I am coming out and saying it right now. Speed training is not as complex as most people make it out to be. There isn’t a need for $10,000 pieces of equipment (more power to you if you can afford them), there is a need however to coach the right things, and train the right ways. The right ways of training come down to two things.
When breaking down speed training we break down the training into the two categories we can have the maximal impact: Power and Technique.
When it comes to training for power we can augment the athletes abilities through simple strength training, but more than that we can really improve the technique through different forms of resisted sprinting.
When we talk about technique we focus on the area that athletes can control most, acceleration. Acceleration contains a number of factors that effect technique. Among those we talk about posture, arm action and the strike of the foot. The big technique point for most athletes is the idea of a controlled fall.
Others can better handle the entirety of the technique of running and if you are looking for a great resource, the best that I have found is THE IYCA YOUTH SPEED AND AGILITY SPECIALIST COURSE
On the strength training side of developing power, we work to develop lower body strength through squatting, deadlifting, sled pulling and pushing (the heavy variety), single leg squatting and hinging, and through Olympic lifts. Our game changer however is the addition of resisted sprinting for our more advanced athletes.
Why should you use resisted sprinting to improve your athletes’ acceleration ability?
1. During resisted sprinting hip muscle recruitment goes up (1), leading to higher force output in unloaded sprinting.
2. Increases in lower body power have been shown to improve ground reaction forces (2) AKA Push Harder = Run Faster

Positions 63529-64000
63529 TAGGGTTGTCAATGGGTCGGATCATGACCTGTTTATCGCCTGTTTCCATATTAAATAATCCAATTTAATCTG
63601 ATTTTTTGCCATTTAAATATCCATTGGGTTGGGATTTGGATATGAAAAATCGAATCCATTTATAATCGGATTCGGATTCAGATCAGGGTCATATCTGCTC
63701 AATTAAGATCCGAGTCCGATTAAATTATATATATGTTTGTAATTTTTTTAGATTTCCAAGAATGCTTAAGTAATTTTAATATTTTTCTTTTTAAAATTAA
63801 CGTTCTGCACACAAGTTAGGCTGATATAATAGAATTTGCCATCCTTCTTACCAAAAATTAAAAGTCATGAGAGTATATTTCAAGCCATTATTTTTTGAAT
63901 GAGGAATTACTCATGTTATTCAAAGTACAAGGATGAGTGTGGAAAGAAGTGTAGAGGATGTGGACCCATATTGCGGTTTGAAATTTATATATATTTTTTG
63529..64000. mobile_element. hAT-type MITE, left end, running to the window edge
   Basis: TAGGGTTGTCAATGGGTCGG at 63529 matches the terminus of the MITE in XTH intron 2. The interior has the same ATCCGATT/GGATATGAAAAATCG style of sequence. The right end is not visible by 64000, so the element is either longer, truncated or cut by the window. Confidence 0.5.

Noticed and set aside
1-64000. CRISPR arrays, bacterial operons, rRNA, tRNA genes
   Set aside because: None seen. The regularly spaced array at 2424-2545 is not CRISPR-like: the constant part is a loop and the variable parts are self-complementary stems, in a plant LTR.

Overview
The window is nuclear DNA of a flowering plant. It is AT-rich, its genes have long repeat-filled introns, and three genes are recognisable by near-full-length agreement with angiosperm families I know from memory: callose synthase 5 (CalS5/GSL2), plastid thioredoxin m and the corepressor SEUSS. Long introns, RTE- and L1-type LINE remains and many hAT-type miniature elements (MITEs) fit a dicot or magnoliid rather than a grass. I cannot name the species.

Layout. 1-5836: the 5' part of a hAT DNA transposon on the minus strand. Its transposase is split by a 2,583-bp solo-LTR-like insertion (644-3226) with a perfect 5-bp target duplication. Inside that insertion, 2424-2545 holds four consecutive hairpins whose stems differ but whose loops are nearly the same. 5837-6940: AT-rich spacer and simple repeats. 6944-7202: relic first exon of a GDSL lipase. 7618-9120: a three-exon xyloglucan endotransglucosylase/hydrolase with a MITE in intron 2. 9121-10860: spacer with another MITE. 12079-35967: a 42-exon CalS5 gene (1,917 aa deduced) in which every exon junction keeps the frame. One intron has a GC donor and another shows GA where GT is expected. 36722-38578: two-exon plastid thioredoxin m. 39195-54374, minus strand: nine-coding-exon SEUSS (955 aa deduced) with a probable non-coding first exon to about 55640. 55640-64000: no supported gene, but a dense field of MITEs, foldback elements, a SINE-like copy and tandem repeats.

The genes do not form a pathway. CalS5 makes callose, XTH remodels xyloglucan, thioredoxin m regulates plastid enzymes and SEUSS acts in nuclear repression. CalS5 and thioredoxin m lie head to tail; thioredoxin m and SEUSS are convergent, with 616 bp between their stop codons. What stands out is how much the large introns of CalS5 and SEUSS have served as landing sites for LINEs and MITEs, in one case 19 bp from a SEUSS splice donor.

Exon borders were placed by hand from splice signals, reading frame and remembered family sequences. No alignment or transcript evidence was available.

3. (Technical bonus!!!) Increased loads during resisted sprinting help improve the athletes arm action during sprinting. A serious arm action can improve leg movement and improve stride length (3)
We use 3 main types of resisted sprinting in our facility.
With the athlete hooked to a sled behind them this form of resisted acceleration has been shown to improve the fast twitch muscle fiber recruitment, while not having a great impact on the form associated with acceleration (1). In this form of training athletes’ arms are free to swing in the proper patterns and athletes are able to get the great benefit of increased arm action.
Based on where the load is attached to the athlete (a harness, or belt) you may see differences in the body lean during acceleration for athletes using this technique. I prefer a harness as it encourages a large body lean and a drive phase where the shoulders lead the action.
Sled pushing is typically done against a Prowler or other drive sled. In this use of a sled, the athletes’ arms are not free to swing and there is no involvement in the upper body.
The biggest benefit to this type of sprinting is that the body position (lean) can be pre-determined by you as the coach. Immediate feed back as to the nature of the ground strike is also available from this type of sprinting. If an athlete’s upper body begins to rise quickly, or their hips rise (from a break in posture) you can determine that their foot strike is likely happening in front of their body in acceleration and you can make adjustments accordingly to prevent this braking motion.
Sprints against bands
Sprinting against the resistance of bands is similar to that of towing a sled, but the force is greater on each subsequent stride. Benefits of sprinting against band resistance are easy increase or decrease in resistance without the loading and unloading of plates, and the extreme portability of the implement. The arms are again free to swing normally, and as athletes progress the addition and resistance of multi-direction movement, and specific start positions can easily be accommodated when bands are the resistance piece of choice. You can link the athlete to the band around their hip or at across their shoulder. In each instance the arms can operate normally, but at the shoulder the athlete will get a tactile reminder of the need for a forward upper body position.
There are other types of resisted sprinting that are unavailable to us in our facility (parachutes, self powered treadmills, etc) those tools can be useful as well to improve an athlete’s ability to produce power in acceleration. By tag teaming power and technique much of your linear speed work can be covered and athletes will be sprinting faster.
1. LOCKIE, R., A. MURPHY, AND C. SPINKS. Effects of resisted sled towing on sprint kinematics in Field-Sport Athletes. J. of S&C Research. 17 (4), 760-767. 2003.
2. YOUNG, W., B. MCLEAN, AND J. ARDAGNA. Relationship between strength qualities and sprinting performance. J. Sport Med. Phys. Fit. 35:13–19. 1995.
3. BHOWMICK, S., AND A.K. Bhattacharyya Kinematic analysis of arm movements in sprint start. J. Sport Med. Phys. Fit. 28:315–323. 1988.